The prophet Mormon, however, states, that he has not given a hundreth part of the information he possessed upon this subject in his abridgment, from which we infer that there were many temples in the great cities scattered over this broad land, all of which adds confirmation to the importance and necessity of temples, which His people are always commanded to build unto His most holy name. . . .

In pursuing this subject we find ourselves brought to this necessary inference:  that forasmuch as Enoch gathered out the righteous of his vast generation into a city which he was between three and four centuries in building and sanctifying for translation; and finding as we do, that their business affairs, and secular arrangements were of so high an order that there were no poor among them; and finding also, on record, that the Lord said to Enoch, ‘behold mine abode forever,’ these facts together with the statement that His people are always so commanded, renders it quite certain that Enoch must have had a temple or perhaps several of them, with all necessary equipments, in which to administer the sanctifying ordinances of eternal life, to the people of his great and glorious city.

In view of a return to earth by a people of such exalted and refined civilization, the Lord has planned that a city shall be built, and a nation shall be educated up to a standard of equal intelligence, and virtues, which shall be prepared to associate, do business with, and be found in all relations, social, civil, political or religious, fully the equals, and worthy to receive Enoch’s Zion; with the glorious retinue that shall attend upon the most excellent majesty of our Lord and Savior Jesus Christ, when He shall come to take to himself a kingdom.

In preparation for this, it has been directed that the capital city of the Latter-day Zion, shall contain no less than eight temples, as follows:

1.  ‘House of the Lord, for the Presidency of the high and most holy Priesthood, after the order of Melchisedek, which was after the order of the Son of God, upon Mount Zion, city of the New Jerusalem.’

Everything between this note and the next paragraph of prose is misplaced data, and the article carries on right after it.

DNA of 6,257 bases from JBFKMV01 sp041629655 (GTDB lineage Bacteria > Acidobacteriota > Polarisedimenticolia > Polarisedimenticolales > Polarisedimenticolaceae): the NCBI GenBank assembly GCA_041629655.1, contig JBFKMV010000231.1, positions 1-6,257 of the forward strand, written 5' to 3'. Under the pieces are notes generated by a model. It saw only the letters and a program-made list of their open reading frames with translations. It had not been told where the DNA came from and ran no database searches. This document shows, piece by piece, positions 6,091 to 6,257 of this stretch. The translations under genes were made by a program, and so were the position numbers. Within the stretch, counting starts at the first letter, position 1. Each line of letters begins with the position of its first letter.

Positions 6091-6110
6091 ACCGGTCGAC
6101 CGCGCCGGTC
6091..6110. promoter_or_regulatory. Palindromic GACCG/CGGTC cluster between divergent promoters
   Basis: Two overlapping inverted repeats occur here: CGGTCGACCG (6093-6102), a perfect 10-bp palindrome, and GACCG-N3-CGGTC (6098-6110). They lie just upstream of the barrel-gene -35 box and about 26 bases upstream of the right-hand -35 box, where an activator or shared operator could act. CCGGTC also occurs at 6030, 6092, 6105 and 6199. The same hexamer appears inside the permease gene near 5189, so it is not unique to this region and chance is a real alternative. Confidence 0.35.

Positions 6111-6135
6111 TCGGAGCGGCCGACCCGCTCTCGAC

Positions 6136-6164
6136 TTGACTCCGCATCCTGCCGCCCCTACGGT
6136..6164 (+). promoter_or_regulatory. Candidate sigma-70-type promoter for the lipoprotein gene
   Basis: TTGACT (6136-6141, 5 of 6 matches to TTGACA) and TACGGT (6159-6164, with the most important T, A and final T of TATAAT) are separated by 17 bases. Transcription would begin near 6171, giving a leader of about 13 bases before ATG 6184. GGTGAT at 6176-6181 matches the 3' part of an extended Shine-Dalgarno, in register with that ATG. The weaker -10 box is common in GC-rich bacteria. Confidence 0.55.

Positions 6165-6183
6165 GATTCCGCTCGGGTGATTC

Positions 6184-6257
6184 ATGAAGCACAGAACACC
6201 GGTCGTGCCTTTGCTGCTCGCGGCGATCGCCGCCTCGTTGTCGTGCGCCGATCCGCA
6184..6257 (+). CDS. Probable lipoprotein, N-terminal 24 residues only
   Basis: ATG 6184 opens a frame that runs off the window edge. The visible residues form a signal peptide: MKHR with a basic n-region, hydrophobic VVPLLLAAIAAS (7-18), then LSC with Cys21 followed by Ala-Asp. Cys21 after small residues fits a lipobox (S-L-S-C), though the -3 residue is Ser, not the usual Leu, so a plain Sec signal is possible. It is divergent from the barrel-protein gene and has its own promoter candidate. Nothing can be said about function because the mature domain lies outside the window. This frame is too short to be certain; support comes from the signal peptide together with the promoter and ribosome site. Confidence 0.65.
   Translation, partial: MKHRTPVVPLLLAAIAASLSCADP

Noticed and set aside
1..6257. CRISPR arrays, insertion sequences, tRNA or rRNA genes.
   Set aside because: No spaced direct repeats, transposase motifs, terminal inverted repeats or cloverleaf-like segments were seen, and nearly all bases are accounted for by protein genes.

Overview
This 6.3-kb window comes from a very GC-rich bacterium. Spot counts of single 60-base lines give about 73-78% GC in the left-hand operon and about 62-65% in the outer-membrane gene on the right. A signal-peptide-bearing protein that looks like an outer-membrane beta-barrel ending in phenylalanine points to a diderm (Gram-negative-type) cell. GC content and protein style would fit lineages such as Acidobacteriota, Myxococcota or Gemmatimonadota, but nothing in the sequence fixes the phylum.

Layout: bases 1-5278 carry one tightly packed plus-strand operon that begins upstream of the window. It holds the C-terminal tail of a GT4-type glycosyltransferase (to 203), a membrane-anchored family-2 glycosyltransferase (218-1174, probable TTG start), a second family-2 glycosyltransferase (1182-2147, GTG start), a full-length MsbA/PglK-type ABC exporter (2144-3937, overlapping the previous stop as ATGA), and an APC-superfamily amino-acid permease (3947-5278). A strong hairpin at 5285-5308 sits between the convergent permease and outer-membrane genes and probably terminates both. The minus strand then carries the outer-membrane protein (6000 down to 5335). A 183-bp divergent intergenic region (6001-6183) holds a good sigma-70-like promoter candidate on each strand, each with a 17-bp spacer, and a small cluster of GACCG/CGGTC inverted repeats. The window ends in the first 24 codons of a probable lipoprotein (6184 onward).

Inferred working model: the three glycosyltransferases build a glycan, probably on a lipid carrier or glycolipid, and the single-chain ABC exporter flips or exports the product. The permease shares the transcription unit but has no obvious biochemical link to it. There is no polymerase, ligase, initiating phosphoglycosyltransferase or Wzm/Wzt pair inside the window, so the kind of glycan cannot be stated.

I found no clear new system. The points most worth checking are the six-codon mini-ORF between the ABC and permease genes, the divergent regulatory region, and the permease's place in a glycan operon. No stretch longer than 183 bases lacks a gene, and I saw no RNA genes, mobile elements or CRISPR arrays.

2.  ‘Apostolic repository for the use of the Bishop.’

3.  ‘The holy Evangelical house, for the High Priesthood of the holy order of God.’

4.  ‘The house of the Lord for the Elders of Zion, an ensign to the nations.’

5.  ‘House of the Lord, for the Presidency of the High Priesthood, after the order of Aaron, a standard for the people.’

6.  ‘House of the Lord, the law of the Kingdom of Heaven, and messenger to the people, for the High Priesthood, after the order of Aaron.’

7.  ‘House of the Lord, for the teachers in Zion, messenger to the Church.’

8.  ‘House of the Lord for the deacons in Zion, helps in government;’ and ‘underneath must be written on each house, Holiness to the Lord.’

The foregoing instructions were given by the Prophet Joseph Smith; and are recorded in his history under date of June 24th, 1833.

Since the Lord has favored us to live in this momentous period of the world’s history, when many people are saying, ‘Come ye, and let us go up to the mountain of the Lord, to the house of the God of Jacob; and he will teach us of His ways, and we will walk in His paths; for out of Zion shall go forth the law, and the word of the Lord from Jerusalem,’ all Saints should be diligent to learn the eternal worth of that knowledge and those ordinances which shall sanctify them and their generations unto the immortality and eternal lives which are offered in the everlasting gospel, and thereby know how much better it is to be even a door keeper in the temple of the Lord, than to enjoy all the pleasures of sin for a season.”  (Franklin D. Richards, JI 26(23):722-725, 1 Dec., 1891)